"Celebrating 35 years of organized snowmobiling with the OFSC"
Old Hastings Snow Riders
::: 2017-05-24
OHSR Work BEE on Sunday, May 28, 2017
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::: 2017-05-23
Next general Meeting Monday, June 19 2017
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::: 2017-04-06
Old Hastings Snow Riders Annual Appreciation Dinner APRIL 22, 2017
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::: 2017-04-06
OHSR Annual General Meeting April 22, 2017 Coe HILL
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::: 2017-03-20
OHSR General Meeting March 20, 2017
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::: 2017-02-23
ALL OHSR Trails closed!
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::: 2017-02-19
Tempoarily delayed ***OHSR Need help getting Trails cleared!!!***
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::: 2017-02-19
Next General Meeting for Club March 20, 2017
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STAY SAFE | Safety Tips

Cold Facts Of Winter: Dressing warm will prevent Hypothermia and make for a more enjoyable ride. Hypothermia can happen in water or on land and does not require extreme cold and accelerates with wind and wetness.

Snow Blindness: This occurs when direct and reflecting sun glare are too bright for the eyes. Riding without good quality, UV protected sunglasses can cause permanent damage.

Please follow the nationally approved snowmobile hand signals to ensure safety on the trails for everyone.

Frostbite: Frostbite is most common on extremities and exposed skin. It can be identified by unnaturally white and numb skin surrounded by harsh red colouring. Cover up and layer well, making sure that socks fit loosely within your boots. Remember mitts with liners are warmer than gloves.

Wind Chill: Wind chill is lower temperature caused by wind and/or the forward momentum of a fast moving sled. Wind chill exposes you to severe cold which in turn can cause hypothermia. Wind-proof outer garments, extra layers and a balaclava will offer some protection, but keep your face shield down to prevent wind burn and to protect your skin and eyes.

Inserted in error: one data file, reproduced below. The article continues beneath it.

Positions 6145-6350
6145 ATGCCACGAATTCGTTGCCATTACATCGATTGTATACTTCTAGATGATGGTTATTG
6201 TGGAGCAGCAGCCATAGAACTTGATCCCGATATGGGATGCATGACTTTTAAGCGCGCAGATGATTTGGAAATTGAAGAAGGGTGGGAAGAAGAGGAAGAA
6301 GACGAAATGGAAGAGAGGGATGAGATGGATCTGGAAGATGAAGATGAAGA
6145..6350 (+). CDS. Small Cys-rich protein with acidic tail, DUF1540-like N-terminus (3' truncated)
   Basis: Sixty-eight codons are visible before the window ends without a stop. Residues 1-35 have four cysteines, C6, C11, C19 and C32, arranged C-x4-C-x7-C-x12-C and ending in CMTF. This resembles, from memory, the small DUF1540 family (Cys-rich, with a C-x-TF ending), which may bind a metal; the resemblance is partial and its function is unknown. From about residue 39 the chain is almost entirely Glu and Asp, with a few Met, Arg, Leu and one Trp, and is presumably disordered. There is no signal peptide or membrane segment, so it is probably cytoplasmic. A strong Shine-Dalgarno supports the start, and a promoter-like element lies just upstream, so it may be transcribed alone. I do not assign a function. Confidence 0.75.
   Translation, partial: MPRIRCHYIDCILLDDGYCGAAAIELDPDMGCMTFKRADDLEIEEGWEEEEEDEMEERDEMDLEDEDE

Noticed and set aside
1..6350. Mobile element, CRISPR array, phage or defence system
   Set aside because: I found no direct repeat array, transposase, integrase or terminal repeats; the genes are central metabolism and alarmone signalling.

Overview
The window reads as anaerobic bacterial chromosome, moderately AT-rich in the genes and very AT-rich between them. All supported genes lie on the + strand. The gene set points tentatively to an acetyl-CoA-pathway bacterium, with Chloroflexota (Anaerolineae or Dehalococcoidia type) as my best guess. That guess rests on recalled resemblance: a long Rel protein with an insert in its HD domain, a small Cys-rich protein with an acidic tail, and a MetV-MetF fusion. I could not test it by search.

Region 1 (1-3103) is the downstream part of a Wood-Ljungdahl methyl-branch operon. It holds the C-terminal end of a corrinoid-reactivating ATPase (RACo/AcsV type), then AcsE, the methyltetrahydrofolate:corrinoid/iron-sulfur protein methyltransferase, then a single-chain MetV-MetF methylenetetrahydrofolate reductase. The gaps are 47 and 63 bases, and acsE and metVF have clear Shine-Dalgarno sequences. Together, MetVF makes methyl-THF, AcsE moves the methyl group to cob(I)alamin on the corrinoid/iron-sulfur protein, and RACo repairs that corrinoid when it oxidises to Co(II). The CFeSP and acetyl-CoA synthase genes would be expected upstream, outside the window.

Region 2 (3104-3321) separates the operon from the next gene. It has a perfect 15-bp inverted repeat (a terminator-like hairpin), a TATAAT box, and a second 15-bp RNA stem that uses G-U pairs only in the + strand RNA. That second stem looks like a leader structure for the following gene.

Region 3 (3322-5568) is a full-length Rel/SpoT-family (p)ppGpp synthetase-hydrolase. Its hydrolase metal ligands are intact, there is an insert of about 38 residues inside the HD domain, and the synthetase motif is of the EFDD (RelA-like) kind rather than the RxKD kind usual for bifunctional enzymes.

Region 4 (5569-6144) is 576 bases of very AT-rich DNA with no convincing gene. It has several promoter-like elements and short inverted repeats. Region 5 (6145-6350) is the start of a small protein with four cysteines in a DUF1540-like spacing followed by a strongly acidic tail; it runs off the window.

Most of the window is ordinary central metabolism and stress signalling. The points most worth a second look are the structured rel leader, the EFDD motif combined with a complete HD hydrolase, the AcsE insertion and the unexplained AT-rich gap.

Water, Ice & Snowmobiling: If you do travel across lakes or rivers know the conditions before you go. Follow these self rescue tips:

  • Place hands/arms on unbroken ice while kicking hard to propel your body onto the ice, like a seal. Carry ice picks.
  • Wear a buoyant snowmobile suit.
  • Kick vigorously into a horizontal position and swim to the nearest ice edge.
  • Once clear, stay flat and roll away to stronger ice.
  • Quickly replace wet clothes, keep moving to generate body heat, and find immediate shelter and warmth.
  • If you don't know the ice condition, then don't go.

Night Riding: Nine out of ten fatalities, occur after dark. Slow down, don't overdrive your headlights. Becoming disoriented or lost is much more likely at night. Wear outer clothing with reflective trim on the arms, back and helmet. Never ride alone at night. Always dress in your full snowmobiling outfit even if your intended destination is just next door.

Don't Drink And Ride: Alcohol is involved in over 70% of snowmobiling fatalities. Even small amounts of alcohol can impair your perception, slow your reaction time and limit your ability to control your sled at that critical moment when your life is in the balance. Operating your sled under the influence of alcohol is punishable under the Criminal Code of Canada. If convicted of driving a snowmobile while impaired, you will lose all driving privileges (car, truck, motorcycle, off-road vehicles and snowmobile). Therefore if you drink and ride both your driver's license and insurability are at risk.

Defensive Snowmobiling: Engine noise and your helmet may impair your hearing, so be extra alert for danger. Never assume what another snowmobiler will do. Your safety is in your hands, so watch out for:

  • Obstacles hidden by the snow
  • Trees and branches on the trail
  • Slow grooming equipment
  • Oncoming sleds
  • Other trail users ( skiers, walkers )
  • Wildlife
  • Trail wash outs and flooding
  • Snow banks and moguls
  • Road and railway crossings
  • Unexpected corners, intersections and stops
  • Bridges, open water and unsafe ice
  • Logging operations

Use Trail at Your Own Risk

 

 

 

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